Aging skin

Skin ageing is influenced by several factors including genetics, environmental exposure (UV radiation and mechanical stress), hormonal changes and metabolic processes. All factors together act on the alterations of skin structure, function, and appearance.

Yet solar UV radiation unquestionably is the single major factor responsible for skin ageing.
This specific damage occurs by chronic (multiple) exposure of the skin to UV light. Clinically, the skin becomes coarse; epidermis thickens (hyperplasia) initially and then thins (atrophy), there is laxity, sallowness with wrinkles. 

The pores of the skin become larger, filled with horny material and have a tendency to develop cysts and comedones.  To date only one vehicle-controlled clinical study has been undertaken to evaluate the use of topical tretinoin for the treatment of chronologically aged skin.

In the battle against skin ageing, there are so-called 'miracle' ingredients - Retinoids that are the best solutions to fight undesirable skin changes.
The retinoid family comprises vitamin A and its natural derivatives. Vitamin A cannot be synthesised by the body; hence it needs to be supplied to the body. 

Natural and synthetic retinoids provide significant histological and clinical improvement. Amongst the retinoids, tretinoin is the most potent. 

Kligman and colleagues (1984) Retinoic Acide treated mouse (front) and an untreated mouse (back).

The efficacy of tretinoin in the treatment of photoaging was first demonstrated by Kligman and colleagues (1984). The authors observed that treatment of photoaged mouse skin with tretinoin for 10 weeks resulted in a significant repair zone of new collagen in the papillary dermis, which also correlated with wrinkle effacement.

Long-term studies on tretinoin on human skin were carried out as short-term studies showed that the skin condition continued to improve in appearance over time.

These studies demonstrated remarkable changes in aged skin after only 6 months of low strength tretinoin treatment. However,  just 4 to 6 week treatment with high strength tretinoin resulted in improvement in fine wrinkling, mottled hyperpigmentation, elasticity, hydration, angiogenesis, and new collagen deposition. 


Retinoids: Wonder Products

The retinoid family: tretinoin, retinol, retinaldehyde — a class of synthetic and naturally occurring Vitamin A compounds and derivatives. 


Tretinoin was originally developed as an acne treatment in the 1960s.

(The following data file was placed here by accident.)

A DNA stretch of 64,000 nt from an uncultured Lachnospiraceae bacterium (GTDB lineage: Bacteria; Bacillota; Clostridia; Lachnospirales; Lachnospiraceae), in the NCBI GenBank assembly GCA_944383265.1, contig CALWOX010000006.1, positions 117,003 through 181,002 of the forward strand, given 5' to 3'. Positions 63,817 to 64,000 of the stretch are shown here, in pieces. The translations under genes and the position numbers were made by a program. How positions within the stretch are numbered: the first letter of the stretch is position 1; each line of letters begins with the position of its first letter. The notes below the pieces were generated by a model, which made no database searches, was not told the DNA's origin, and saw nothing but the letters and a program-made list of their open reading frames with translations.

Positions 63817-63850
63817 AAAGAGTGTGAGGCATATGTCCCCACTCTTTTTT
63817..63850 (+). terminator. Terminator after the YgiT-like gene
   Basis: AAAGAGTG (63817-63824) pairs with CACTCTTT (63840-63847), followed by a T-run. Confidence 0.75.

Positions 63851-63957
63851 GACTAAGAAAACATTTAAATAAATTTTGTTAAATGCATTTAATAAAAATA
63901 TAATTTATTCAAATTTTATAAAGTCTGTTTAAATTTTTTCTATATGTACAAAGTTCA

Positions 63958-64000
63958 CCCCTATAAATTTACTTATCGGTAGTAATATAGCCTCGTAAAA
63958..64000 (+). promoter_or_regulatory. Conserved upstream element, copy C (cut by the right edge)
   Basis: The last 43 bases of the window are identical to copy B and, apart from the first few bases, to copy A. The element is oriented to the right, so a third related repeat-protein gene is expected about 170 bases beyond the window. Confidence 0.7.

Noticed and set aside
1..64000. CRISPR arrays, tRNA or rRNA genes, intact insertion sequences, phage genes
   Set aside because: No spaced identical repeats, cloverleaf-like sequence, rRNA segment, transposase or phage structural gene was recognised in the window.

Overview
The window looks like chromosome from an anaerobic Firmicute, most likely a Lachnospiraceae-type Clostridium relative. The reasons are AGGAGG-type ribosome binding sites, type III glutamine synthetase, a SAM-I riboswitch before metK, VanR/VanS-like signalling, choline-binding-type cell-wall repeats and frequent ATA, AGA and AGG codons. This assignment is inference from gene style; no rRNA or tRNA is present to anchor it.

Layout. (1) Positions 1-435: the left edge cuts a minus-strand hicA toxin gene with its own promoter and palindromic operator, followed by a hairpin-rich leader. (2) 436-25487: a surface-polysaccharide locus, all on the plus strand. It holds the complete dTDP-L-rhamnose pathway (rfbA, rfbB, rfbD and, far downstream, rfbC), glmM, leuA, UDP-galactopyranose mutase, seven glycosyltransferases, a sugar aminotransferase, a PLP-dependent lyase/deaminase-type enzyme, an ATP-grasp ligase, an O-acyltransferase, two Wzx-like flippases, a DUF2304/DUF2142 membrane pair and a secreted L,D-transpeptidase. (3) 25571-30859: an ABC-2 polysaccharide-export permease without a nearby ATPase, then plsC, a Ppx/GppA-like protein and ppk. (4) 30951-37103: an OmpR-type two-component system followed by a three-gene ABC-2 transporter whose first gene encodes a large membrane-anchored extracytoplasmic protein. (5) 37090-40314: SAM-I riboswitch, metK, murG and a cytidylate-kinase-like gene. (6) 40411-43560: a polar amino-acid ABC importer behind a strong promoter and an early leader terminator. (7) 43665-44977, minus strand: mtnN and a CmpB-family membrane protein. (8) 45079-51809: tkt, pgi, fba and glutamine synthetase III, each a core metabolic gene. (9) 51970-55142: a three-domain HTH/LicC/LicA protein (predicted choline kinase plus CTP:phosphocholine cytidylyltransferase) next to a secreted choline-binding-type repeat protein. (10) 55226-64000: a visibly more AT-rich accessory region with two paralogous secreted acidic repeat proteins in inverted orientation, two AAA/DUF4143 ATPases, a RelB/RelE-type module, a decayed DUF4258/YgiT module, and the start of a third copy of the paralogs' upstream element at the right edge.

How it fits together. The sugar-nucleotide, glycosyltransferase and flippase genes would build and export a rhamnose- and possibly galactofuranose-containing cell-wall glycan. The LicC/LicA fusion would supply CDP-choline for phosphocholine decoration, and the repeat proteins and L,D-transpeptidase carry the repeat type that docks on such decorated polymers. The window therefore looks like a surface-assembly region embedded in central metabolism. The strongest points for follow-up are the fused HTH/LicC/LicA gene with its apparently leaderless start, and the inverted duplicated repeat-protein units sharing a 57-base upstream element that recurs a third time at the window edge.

Retinoids produce significant changes in epidermal and dermal skin cells and tissues. Users not only see a real improvement in their acne, but also with fine lines and wrinkles, pigmentation and roughness.

Select the strength according to your individual needs. Acne usually requires at least Tretinoin 0.025%


Vitamin C (Ascorbic acid)

As we age, the skin naturally tends to show more signs of photoaging, such as fine lines and wrinkles. One of the ways the skin can help keep itself renewed and healthy-looking is with antioxidants like Vitamin C (L-Ascorbic Acid). Vitamin C helps reduce the look of fine lines and wrinkles, which results in more youthful-looking skin.


Vitamin C also keeps skin hydrated by enhancing moisture content. Adding Vitamin C serum to a daily moisturiser will help skin stay fresh-looking and moisturised.


Topically, L-Ascorbic Acid comes in concentrations of 10%, 15%, and 20%. Apply a few drops of the serum to the face, neck, and chest every morning before your moisturiser and sunscreen.

Select the strength according to your individual needs


Bi-Mineral Contour Complex™ 

ELASTIderm® products with patented Bi-Mineral Contour Complex™  (two minerals, zinc and copper peptides, with malonate) supports skin elasticity so it can bounce back from the signs of aging, resulting in firmer-looking, more resilient skin.

Ingredients are suspended with FlexFluid™ technology, creating a soft, elegant and lightweight product experience that increases signs of skin elasticity in just 24 hours.

Select the strength according to your individual needs


Sun Protection

Solar UV radiation unquestionably is the single major factor responsible for skin ageing.

This specific damage occurs by chronic (multiple) exposure of the skin to UV light. Clinically, the skin becomes coarse; epidermis thickens (hyperplasia) initially and then thins (atrophy), there is laxity, sallowness with wrinkles, and irregular hyperpigmentation. 

More profound changes occur in the dermis, where photodamage is characterised by degeneration of collagen and deposition of abnormal elastotic material, reflected by wrinkles, furrows, and yellow discolouration of the skin. 

The microcirculation is also affected by sun exposure. Blood vessels become dilated and twisted, causing broken capillaries, permanent redness, and rosacea.

Sun protection is the most important step to take in fighting skin aging, especially when using Retinoids